¶8 Section 9735, C. O. S. 1921, provides:

"On or before the last day of November, following the sale of real property, the treasurer shall file in the office of the county clerk of his county a return of his sale of land, retaining a copy in his office, showing the land sold, the name of the purchaser, and the sum paid by them, and also a copy of the notice of sale, with the certificate of the advertisement verified by affidavits, and such certificates shall be evidence of the regularity of the proceedings."

¶9 Under this section it was the duty of the county treasurer to file his return of sale in the office of the county clerk and retain a copy thereof in his office. It was necessary to the validity of the sale that this return should have been filed as provided by said section, and a failure on the part of the county treasurer so to do, in our opinion, constitutes an irregularity sufficient to avoid the sale.

¶10 In 37 Cyc. 1306, it is said:

"The collector's report of tax sales is usually required to be placed on file or recorded; and this provision also is generally imperative, so that the failure to obey it will invalidate a tax deed subsequently issued."

"Whatever directions the statute may give as to the form and contents of the report, or return, must be carefully observed, and there must be at least a substantial compliance with its provisions or else a tax deed based thereon may not be valid."

¶11 If this return were in fact on file in the office of the county clerk, the proper method of proving the same would have been by the production of the return itself. In the instant case, however, plaintiff sought to prove a negative, that is, that no such return appeared on file in the office of the county clerk, and that no copy thereof appeared on file in the office of the county treasurer. This fact she sought to prove by the testimony of the persons in charge of these respective offices and who were the custodians of the records thereof. We think the testimony of these witnesses should have been admitted.

¶12 In 22 C. J., at page 1006, section 1282, it is said:

"Where it is sought to prove a negative, that is, that facts or documents do not appear of record, or that as to certain acts or proceedings the record is silent, parol evidence is admissible as primary proof; the record is not higher evidence."

¶13 In section 1283, the author further says:

"That documents or facts do not appear of record may be proved by the sworn testimony of the person who is legal custodian of the record, or, it is usually considered, by that of any other competent person. Some courts have held, however, that the custodian when accessible is the only competent witness. It is obviously improper to admit the evidence of a person who is not the custodian of the records and is not shown to have made any examination of them."

¶14 In the case of Reeder v. Jones (Del.) 65 A. 571, it is said:

"An officer, who has in his custody records of licenses issued by his predecessor in office to real estate agents as required by Rev. Code 1852, amended in 1893, p. 56, c. 117, and who has examined the records required to be kept by his predecessor, is competent to testify that his predecessor did not issue a real estate agent's license to a particular individual."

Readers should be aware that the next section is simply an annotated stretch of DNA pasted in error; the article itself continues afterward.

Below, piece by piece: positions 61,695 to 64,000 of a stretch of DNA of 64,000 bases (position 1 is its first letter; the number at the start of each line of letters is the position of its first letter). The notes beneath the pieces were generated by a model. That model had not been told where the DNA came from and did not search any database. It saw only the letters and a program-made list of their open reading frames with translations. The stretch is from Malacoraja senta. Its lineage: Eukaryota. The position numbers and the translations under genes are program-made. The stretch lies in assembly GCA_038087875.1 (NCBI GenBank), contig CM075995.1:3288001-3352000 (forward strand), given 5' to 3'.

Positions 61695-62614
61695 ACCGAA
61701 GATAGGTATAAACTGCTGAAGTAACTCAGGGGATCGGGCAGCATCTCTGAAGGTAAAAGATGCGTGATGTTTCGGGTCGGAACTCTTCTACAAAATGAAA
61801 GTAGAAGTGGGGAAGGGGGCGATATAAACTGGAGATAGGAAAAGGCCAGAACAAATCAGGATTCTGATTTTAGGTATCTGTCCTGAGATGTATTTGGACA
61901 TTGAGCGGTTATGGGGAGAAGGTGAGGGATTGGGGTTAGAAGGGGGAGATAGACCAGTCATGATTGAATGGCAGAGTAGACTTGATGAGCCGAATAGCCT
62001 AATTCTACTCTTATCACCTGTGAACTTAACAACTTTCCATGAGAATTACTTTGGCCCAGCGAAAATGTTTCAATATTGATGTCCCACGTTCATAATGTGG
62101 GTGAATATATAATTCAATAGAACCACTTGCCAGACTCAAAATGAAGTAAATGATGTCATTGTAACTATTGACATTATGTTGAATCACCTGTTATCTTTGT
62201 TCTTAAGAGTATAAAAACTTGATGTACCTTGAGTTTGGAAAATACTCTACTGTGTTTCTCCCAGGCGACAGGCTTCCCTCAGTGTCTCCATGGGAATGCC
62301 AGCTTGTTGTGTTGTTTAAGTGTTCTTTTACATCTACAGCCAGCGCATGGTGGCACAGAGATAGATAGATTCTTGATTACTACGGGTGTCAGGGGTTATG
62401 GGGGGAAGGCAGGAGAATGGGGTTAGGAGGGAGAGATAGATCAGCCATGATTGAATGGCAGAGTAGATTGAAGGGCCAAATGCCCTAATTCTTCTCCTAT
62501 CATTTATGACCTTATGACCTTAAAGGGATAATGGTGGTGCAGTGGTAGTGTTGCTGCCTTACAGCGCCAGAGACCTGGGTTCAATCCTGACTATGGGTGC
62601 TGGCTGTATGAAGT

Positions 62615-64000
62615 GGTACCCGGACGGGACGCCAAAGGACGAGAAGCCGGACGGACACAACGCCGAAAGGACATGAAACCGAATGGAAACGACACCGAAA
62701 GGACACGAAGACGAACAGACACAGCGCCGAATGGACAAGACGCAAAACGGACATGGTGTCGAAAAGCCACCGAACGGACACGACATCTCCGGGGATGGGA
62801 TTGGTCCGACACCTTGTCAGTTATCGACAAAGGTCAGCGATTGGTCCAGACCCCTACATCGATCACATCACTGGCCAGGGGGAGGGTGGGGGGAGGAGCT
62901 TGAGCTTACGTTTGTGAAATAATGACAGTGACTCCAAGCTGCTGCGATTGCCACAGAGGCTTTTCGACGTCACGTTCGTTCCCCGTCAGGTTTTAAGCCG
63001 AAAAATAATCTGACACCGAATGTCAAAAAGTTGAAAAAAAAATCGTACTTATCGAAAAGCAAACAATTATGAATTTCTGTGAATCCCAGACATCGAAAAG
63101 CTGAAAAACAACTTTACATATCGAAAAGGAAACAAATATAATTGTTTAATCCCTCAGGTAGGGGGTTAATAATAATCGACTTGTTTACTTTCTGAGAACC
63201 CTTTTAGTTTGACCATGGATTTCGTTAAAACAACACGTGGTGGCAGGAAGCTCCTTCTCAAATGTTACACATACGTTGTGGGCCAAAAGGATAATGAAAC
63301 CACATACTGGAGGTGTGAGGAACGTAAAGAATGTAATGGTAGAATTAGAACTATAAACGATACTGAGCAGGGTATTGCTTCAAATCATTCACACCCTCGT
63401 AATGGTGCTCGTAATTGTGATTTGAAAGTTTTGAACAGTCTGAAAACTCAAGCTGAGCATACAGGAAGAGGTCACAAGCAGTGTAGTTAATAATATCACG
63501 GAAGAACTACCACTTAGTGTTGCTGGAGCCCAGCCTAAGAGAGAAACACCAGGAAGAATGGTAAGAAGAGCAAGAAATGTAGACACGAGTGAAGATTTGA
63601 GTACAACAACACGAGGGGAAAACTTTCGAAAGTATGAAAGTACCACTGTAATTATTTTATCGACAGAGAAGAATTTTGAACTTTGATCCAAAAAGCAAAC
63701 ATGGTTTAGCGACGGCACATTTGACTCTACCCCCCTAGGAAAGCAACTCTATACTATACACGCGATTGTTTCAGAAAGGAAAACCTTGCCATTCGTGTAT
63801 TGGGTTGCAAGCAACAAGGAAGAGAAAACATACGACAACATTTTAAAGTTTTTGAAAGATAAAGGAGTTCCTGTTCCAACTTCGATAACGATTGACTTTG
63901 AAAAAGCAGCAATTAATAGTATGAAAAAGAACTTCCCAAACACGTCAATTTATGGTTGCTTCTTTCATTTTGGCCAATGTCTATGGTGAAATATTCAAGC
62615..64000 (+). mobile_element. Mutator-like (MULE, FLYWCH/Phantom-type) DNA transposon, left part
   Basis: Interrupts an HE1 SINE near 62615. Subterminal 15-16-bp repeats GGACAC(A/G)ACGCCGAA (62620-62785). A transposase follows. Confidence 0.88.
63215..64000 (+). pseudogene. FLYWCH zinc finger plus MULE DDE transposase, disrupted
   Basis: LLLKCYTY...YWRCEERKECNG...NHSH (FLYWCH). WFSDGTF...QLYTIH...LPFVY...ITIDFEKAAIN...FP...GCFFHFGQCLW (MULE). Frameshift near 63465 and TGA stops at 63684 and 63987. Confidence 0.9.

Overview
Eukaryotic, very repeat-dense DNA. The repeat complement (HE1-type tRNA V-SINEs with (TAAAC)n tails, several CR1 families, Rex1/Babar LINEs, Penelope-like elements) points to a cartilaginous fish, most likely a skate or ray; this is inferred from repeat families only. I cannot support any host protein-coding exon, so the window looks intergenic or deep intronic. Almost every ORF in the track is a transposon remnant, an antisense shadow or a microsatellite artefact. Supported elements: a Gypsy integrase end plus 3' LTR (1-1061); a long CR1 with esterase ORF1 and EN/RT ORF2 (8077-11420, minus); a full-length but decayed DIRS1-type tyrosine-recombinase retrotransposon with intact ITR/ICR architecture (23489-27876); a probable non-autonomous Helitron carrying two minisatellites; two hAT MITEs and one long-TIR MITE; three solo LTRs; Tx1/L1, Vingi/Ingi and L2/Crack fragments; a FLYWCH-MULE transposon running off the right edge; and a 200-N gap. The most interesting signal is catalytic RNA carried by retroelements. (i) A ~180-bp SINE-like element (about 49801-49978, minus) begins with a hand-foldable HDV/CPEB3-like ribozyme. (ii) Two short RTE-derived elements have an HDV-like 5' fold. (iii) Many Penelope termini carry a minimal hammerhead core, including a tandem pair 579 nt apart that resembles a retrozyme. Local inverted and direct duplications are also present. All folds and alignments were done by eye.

¶15 We gather from the record that the trial court was further of the opinion that these witnesses could not properly testify relative to this matter for the reason that the return of the treasurer was not required to be recorded, and that no record appeared in these respective offices from which it could be determined whether such return had been filed. The answer is that the statute requires the return to be filed, and it must be presumed that it was the intention of the Legislature that such returns should, in some manner, be preserved as a part of the official records of these respective offices; and, while it is not required that such return be recorded in the office of the county clerk, or that a copy thereof be recorded in the office of the county treasurer, it was undoubtedly intended that some convenient file thereof should be kept by reference to which it could readily be determined whether such return and copy thereof had, in fact, been filed.

¶16 It is argued by cross-petitioner that the tax deed recites that this section of the statute has been complied with, and that such recitation is presumptive evidence of such fact. This is undoubtedly true, but the deed would be presumptive evidence and nothing more, and the evidence offered by plaintiff was admissible for the purpose of overcoming and overthrowing this presumption. Gaston v. Caruth, 116 Okla. 146, 243 P. 192.

¶17 Cross-petitioner relies on the cases of Treese v. Ferguson, 120 Okla. 235, 251 P. 91; Michie v. Haas, 134 Okla. 57, 272 P. 883. These cases are not controlling as different questions were there presented.

¶18 The question of the sufficiency of plaintiff's pleadings to assail the validity of the tax deed is not properly raised by the record, and we, therefore, refrain from a discussion thereof.

¶19 If, at a retrial, defendant's tax deed is set aside because of the irregularity complained of by plaintiff, cross-petitioner would be entitled to reimbursement as provided by section 9735, C. O. S. 1921.

¶20 Judgment should be reversed and the cause remanded for a new trial.